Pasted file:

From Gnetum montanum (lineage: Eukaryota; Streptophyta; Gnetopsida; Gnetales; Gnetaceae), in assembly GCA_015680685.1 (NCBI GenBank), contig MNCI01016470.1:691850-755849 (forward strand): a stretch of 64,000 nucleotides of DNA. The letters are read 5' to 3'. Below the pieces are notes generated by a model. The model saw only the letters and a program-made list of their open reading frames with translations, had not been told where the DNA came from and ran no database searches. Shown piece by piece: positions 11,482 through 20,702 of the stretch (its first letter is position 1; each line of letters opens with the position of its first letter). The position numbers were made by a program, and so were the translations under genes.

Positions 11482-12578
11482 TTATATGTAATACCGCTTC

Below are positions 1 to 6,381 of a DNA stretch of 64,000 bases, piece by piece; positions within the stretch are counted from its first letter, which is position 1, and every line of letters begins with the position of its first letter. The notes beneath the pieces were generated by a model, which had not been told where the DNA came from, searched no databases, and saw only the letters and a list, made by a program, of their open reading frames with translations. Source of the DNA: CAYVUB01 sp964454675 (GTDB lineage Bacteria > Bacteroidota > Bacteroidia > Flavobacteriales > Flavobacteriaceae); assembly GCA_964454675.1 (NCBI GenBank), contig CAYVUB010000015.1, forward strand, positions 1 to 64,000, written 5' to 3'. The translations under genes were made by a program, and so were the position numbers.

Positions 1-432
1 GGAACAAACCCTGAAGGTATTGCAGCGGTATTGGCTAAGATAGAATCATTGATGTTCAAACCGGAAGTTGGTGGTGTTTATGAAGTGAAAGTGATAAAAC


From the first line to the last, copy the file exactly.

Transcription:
From Gnetum montanum (lineage: Eukaryota; Streptophyta; Gnetopsida; Gnetales; Gnetaceae), in assembly GCA_015680685.1 (NCBI GenBank), contig MNCI01016470.1:691850-755849 (forward strand): a stretch of 64,000 nucleotides of DNA. The letters are read 5' to 3'. Below the pieces are notes generated by a model. The model saw only the letters and a program-made list of their open reading frames with translations, had not been told where the DNA came from and ran no database searches. Shown piece by piece: positions 11,482 through 20,702 of the stretch (its first letter is position 1; each line of letters opens with the position of its first letter). The position numbers were made by a program, and so were the translations under genes.

Positions 11482-12578
11482 TTATATGTAATACCGCTTC

Below are positions 1 to 6,381 of a DNA stretch of 64,000 bases, piece by piece; positions within the stretch are counted from its first letter, which is position 1, and every line of letters begins with the position of its first letter. The notes beneath the pieces were generated by a model, which had not been told where the DNA came from, searched no databases, and saw only the letters and a list, made by a program, of their open reading frames with translations. Source of the DNA: CAYVUB01 sp964454675 (GTDB lineage Bacteria > Bacteroidota > Bacteroidia > Flavobacteriales > Flavobacteriaceae); assembly GCA_964454675.1 (NCBI GenBank), contig CAYVUB010000015.1, forward strand, positions 1 to 64,000, written 5' to 3'. The translations under genes were made by a program, and so were the position numbers.

Positions 1-432
1 GGAACAAACCCTGAAGGTATTGCAGCGGTATTGGCTAAGATAGAATCATTGATGTTCAAACCGGAAGTTGGTGGTGTTTATGAAGTGAAAGTGATAAAAC